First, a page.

30 Marcon 2018, s. p.

31 It depicts the Martyrdom of St. Paul using the technique of black chalk, black ink and distemper. Painted by the Flemish renaissance artist, the cartoon was designed to create a series of tapestries of the life of St. Paul. In practical terms, this object was used as a template for generations of weavers for the making of tapestries. This full-scale cartoon is thus one of the rare designs to have survived across the centuries. Like the tapestry itself, only 5/8 of the initial length remains (5 of the 8 lés ).

32 Werner et al. 2012, p. 3-20.

33 Tétreault 2018, s. p.

34 Thickett, David and Luxford 2015, p. 19-34.

35 Calver et al. 2005, p. 602.

36 Brooks and Schwar 1987, p. 129-141; Adams 1997, p. 345-350; Adams and Ford 2001, p. 4073-4080.

37 Kontozova-Deutsch et al. 2008, p. 420; Krupinska, Van Grieken and De Wael 2013, p. 352-358.

38 Kontozova-Deutsch et al. 2008, p. 420-421.

39 Tidblad 2013, p. 40.

40 Maes, Veerle and Olbrechts 2015, p. 36.

41 Directive 2007/60/EC 2007, p. 288/27 ; De Voorlopige OverstromingsRisico Beoordeling in Vlaanderen 2018, p. 24; Évaluation préliminaire des risques d’inondation 2018, p. 31; L’Évaluation préliminaire des risques d’inondation pour la région de Bruxelles-Capitale 2018, p. 20. These three reports estimate that, in Flanders, with the exception of 8 municipalities, all municipalities have a significant, high or very high flood risk by pluvial or fluvial flood. In Wallonia, 115 classified buildings were marked by flood events between 1994 and 2018. In Brussels, the whole region is considered as an area with a high potential of flood risk: floods will occur in the future and affect cultural heritage.

42 De Ruijter 2010, p. 12; Museum Handbook 2016, p. 7:1-7:2; Pedersoli, Antomarchi and Michalski 2016, p. 49; Michalski 2018, s. p.

43 Agenda Item 25 – Statements of Delegates and Observers 2017, p. 8.

44 International Storage Survey: Summary of results 2011, s. p.

45 Objects in museum storage in more danger than you think 2016, s. p.

46 Gob and Drouguet 2009, p. 26, 32 and 34; Volop Inzetten Op Musea 2016, p. 10.

47 RE-ORG: A Method to Reorganize Museum Storage 2017.

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Table des illustrations

Titre [Fig. 1]
Légende Train of King Leopold II / Albert I, coach  A1, exterior, 1901.
Crédits Working photo.
URL http://0-journals-openedition-org.catalogue.libraries.london.ac.uk/kikirpa/docannexe/image/636/img-1.jpg
Fichier image/jpeg, 248k
Titre [Fig. 2]
Légende The interiors of two train coaches. 1901  (a), 1901  (b) and 1912  (c).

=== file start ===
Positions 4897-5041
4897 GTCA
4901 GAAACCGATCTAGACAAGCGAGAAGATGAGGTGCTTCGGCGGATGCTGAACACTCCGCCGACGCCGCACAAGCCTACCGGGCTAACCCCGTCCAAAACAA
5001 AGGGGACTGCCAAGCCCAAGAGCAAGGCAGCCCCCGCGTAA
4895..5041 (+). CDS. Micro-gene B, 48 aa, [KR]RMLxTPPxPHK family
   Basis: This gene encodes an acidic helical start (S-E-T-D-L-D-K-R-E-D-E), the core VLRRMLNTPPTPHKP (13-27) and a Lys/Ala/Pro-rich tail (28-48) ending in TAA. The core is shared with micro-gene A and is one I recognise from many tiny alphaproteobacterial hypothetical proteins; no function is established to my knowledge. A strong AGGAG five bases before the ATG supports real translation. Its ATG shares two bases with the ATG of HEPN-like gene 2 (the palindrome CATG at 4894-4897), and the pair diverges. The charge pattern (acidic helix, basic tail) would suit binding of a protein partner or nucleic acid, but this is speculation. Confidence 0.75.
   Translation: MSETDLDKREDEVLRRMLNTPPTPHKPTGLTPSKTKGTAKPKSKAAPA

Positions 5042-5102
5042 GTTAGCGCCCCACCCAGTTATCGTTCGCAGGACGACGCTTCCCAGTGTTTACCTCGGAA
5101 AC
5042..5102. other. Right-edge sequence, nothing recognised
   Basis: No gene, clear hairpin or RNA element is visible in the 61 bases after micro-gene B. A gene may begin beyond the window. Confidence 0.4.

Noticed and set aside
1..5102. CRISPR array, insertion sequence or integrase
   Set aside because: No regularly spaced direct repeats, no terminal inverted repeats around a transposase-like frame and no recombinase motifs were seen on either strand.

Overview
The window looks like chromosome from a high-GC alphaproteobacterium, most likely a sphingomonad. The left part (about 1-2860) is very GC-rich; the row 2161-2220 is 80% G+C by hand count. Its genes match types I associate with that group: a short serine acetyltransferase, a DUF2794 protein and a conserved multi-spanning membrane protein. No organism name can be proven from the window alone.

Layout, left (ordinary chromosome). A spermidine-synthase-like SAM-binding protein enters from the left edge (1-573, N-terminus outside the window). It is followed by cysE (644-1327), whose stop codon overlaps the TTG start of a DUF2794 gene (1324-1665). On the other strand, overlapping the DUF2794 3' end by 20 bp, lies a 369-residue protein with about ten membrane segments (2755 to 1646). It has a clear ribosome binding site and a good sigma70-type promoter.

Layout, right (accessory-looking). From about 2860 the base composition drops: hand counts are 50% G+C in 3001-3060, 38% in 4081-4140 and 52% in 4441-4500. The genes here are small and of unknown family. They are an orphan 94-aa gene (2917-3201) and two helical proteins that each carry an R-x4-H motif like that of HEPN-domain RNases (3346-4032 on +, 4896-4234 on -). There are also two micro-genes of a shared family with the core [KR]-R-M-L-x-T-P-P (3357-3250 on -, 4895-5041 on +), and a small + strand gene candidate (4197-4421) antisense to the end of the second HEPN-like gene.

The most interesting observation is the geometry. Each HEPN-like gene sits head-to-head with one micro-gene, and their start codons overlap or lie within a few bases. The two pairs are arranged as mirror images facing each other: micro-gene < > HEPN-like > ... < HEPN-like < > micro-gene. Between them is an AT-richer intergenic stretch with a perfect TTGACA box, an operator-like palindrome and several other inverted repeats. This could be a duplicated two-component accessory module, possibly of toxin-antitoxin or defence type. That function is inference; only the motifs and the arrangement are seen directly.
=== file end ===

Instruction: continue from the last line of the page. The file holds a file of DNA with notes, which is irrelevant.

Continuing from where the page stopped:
Crédits Working photos.
URL http://0-journals-openedition-org.catalogue.libraries.london.ac.uk/kikirpa/docannexe/image/636/img-2.jpg
Fichier image/jpeg, 544k
Titre [Fig. 3]
Légende Mould growth on a brolly sheet   (a) and on a mattress (b).
Crédits Working photos.
URL http://0-journals-openedition-org.catalogue.libraries.london.ac.uk/kikirpa/docannexe/image/636/img-3.jpg
Fichier image/jpeg, 364k
Titre [Fig. 4]
Légende The first climate measurements in the depot between 12/04/2013 and 24/05/2013.
Crédits Working document.
URL http://0-journals-openedition-org.catalogue.libraries.london.ac.uk/kikirpa/docannexe/image/636/img-4.jpg
Fichier image/jpeg, 203k
Titre [Fig. 5]
Légende Table summarising the necessary actions to be undertaken for the KIK-IRPA Integrated Pest Management (IPM) plan, according to priority (the lines). In yellow: priority actions highlighted by the 2017 survey, undertaken during the 2-year action plan. The structure is inspired from the CCI Framework for Preserving Heritage Collections.
Crédits Working document.
URL http://0-journals-openedition-org.catalogue.libraries.london.ac.uk/kikirpa/docannexe/image/636/img-5.jpg
Fichier image/jpeg, 164k
Titre [Fig. 6]
Légende Enclosed Garden with Saints Elizabeth, Ursula and Catherine, c. 1524 - 1530, 134.5 x 194 x 25 cm (Mechelen, Museum Hof van Busleyden, inv. GHZ BH002). Photography by visible light (a) and X - ray radiography (b).
Crédits © Brussels, KIK-IRPA, X103034 and rr005940L.
URL http://0-journals-openedition-org.catalogue.libraries.london.ac.uk/kikirpa/docannexe/image/636/img-6.jpg
Fichier image/jpeg, 415k
Titre [Fig. 7]
Légende Optical microscopy images of the front (a) and reverse (b) side of a bunch of grapes, made from cherry kernels wrapped in blue coloured fabric. The blue colour of the textile (a) has faded as a result of light exposure.
Crédits Working photos.
URL http://0-journals-openedition-org.catalogue.libraries.london.ac.uk/kikirpa/docannexe/image/636/img-7.jpg
Fichier image/jpeg, 490k
Titre [Fig. 8]
Légende Discoloration of the ISO blue wool standards relative to their light exposure (UV-radiation included). The horizontal line depicts the average of the blue indigo dyes on the grapes (a) and the discoloration of the green dye (indigo and yellow weed) on the wine leaves (b) (dotted lines: standard deviation on the colorimetric measurements).
Crédits Working document.
URL http://0-journals-openedition-org.catalogue.libraries.london.ac.uk/kikirpa/docannexe/image/636/img-8.jpg
Fichier image/jpeg, 236k
Titre [Fig. 9]
Légende Overview of the six scenarios for which future colour loss is calculated.
Crédits Working document
URL http://0-journals-openedition-org.catalogue.libraries.london.ac.uk/kikirpa/docannexe/image/636/img-9.jpg